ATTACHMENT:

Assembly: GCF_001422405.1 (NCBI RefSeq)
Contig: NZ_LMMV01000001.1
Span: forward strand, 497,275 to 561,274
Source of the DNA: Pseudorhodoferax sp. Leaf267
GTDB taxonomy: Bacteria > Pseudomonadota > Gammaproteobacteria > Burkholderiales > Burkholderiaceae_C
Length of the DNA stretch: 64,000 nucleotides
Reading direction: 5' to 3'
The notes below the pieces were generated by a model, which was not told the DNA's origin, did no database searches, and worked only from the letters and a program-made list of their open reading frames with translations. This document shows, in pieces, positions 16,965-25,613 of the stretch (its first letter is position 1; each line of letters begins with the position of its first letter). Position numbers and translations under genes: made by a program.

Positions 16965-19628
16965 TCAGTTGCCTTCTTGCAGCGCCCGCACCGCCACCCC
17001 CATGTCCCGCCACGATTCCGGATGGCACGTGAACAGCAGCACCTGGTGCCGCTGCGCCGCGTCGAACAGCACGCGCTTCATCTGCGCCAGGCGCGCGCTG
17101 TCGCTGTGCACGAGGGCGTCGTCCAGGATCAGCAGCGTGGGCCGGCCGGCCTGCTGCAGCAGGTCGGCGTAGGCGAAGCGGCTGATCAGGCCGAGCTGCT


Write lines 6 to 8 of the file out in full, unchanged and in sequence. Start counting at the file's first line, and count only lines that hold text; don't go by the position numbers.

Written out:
Length of the DNA stretch: 64,000 nucleotides
Reading direction: 5' to 3'
The notes below the pieces were generated by a model, which was not told the DNA's origin, did no database searches, and worked only from the letters and a program-made list of their open reading frames with translations. This document shows, in pieces, positions 16,965-25,613 of the stretch (its first letter is position 1; each line of letters begins with the position of its first letter). Position numbers and translations under genes: made by a program.